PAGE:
For this year’s Founders’ Day blog series, we asked each member of the staff to go back to their days as a pledge class remember and learn about Chi Psi’s founders to tell us which one they most relate to. The results are sometimes funny, sometimes inspiring and always educational (about the founders and the staff). Next up, is Justin Froeber:
Witherspoon was a cousin of another Founder, Robert McFaddin. An eminent man in his community, Witherspoon was a planter and served as a Confederate Major in Menison’s Regiment and Cabell’s Brigade. He rose high in the legal profession, becoming a member of the state legislature, several times special circuit judge, once special supreme-court justice, and later attorney general of his state. From Wallaceburg, Arkansas, he was a true southerner of the old type.
Samuel Titus Taber
Br. Taber was descended from an old New England family whose ancestral home was in Massachusetts. He was born on 13 April 1824 at chestnut Ridge, New York. He received his A.M. from union and his LL.B from Harvard in 1843. After clerking with a Poughkeepsie law firm, he was admitted to the bar in 1845, although he was never in active practice. He married Katherine C. Hiller of Chautauqua County in 1845 and listed his occupation for the rest of his life as “country gentleman”. Taber was interested in modern agricultural methods and the development on the best strains of poultry, swine, and cattle. He was quiet and studious, but an earnest and generous supporter of all schemes for public and political improvement. On the boards of a bank and several transportation companies, Brother Taber was vice president of the State Agricultural Society.
I had trouble picking one founder that I most relate to. However, I think that a combination of Brs. Samuel Titus Taber and James Lafeyette Witherspoon would represent me well. Both me were incredibly hardworking men who valued the finer things in life.
Br. Witherspoon wore many hats while representing the state of Arkansas in legislature and the supreme court. While Br. Witherspoon also worked hard, you can tell he took plenty of time to himself. He was a planter and enjoyed the outdoors as a “southerner of the old type.” For those of you who may not know, my degree is in Horticultural Sciences and Landscape Design so I can relate to Br. Witherspoon’s passion for agriculture. The phrase “southerner of the old type” really stands out to me as well. I can imagine Br. Witherspoon on a cool summer evening, finely dressed holding a glass of sweet-iced tea, front porch sittin’ and listenin’ to some country tunes and talking about the good ‘ole days. It is also important note that Br. Witherspoon passed away just a month after helping open the 25th Alpha of Chi Psi, Alpha Delta. I think Br. Witherspoon and I would get along just fine.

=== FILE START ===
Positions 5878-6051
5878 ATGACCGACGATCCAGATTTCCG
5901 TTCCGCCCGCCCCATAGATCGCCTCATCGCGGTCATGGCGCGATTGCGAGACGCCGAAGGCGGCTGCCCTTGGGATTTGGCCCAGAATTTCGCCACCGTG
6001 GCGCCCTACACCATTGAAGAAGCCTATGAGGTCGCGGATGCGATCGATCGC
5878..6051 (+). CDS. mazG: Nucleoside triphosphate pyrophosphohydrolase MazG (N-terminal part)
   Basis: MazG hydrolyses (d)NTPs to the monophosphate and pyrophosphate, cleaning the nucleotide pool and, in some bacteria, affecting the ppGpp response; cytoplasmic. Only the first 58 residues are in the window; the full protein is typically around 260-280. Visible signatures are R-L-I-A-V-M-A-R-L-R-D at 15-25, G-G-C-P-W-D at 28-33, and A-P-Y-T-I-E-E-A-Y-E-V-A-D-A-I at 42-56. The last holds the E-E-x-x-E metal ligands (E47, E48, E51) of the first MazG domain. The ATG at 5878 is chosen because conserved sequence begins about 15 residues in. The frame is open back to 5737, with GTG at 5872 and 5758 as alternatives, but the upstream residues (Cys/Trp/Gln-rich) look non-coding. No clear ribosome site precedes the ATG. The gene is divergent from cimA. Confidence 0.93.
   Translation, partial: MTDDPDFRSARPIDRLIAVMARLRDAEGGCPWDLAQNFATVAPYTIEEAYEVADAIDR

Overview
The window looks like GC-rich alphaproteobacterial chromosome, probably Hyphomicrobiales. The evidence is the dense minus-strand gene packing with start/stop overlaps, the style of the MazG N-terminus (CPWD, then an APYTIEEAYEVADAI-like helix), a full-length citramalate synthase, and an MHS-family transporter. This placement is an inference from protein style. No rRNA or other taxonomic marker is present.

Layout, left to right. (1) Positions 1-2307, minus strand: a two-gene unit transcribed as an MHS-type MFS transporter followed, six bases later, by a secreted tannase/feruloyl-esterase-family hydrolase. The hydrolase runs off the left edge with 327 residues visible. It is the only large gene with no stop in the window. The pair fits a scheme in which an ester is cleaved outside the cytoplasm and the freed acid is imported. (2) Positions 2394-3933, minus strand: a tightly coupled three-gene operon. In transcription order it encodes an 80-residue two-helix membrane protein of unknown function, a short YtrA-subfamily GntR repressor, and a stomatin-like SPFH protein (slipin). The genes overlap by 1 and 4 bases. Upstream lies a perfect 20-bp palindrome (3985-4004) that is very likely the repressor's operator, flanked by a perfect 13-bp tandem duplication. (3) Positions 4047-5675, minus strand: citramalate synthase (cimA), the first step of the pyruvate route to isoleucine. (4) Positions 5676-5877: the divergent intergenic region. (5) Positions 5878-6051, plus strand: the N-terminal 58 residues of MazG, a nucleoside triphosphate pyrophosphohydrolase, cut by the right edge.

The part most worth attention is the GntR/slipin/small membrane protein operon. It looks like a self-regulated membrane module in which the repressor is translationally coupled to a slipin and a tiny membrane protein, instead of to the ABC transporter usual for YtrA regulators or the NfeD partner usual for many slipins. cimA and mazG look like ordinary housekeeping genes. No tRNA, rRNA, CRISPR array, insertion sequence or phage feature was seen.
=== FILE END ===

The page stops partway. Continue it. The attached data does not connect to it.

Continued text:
I also mentioned that I think I could relate to Br. Taber. Br. Taber also had a background in agriculture. I believe that Br. Taber was a very ambitious man and that at an early age he set goals for himself and as soon as he would check something off the list he would move on to the next thing. It is evident that Br. Taber wanted to be a lawyer at some point in his life but after gaining the since of achievement of being admitted to the bar, Br. Taber never actually actively practiced. It think he enjoyed the feeling of accomplishment through setting out to achieve his goals but ultimately family and the finer things in life would lead him to even greater satisfaction. So instead of practicing law he met a young lady and moved out to the country to enjoy the some of those finer things in life. Br. Taber listed his occupation as a “country gentleman”. I think that would be a great way to be remembered.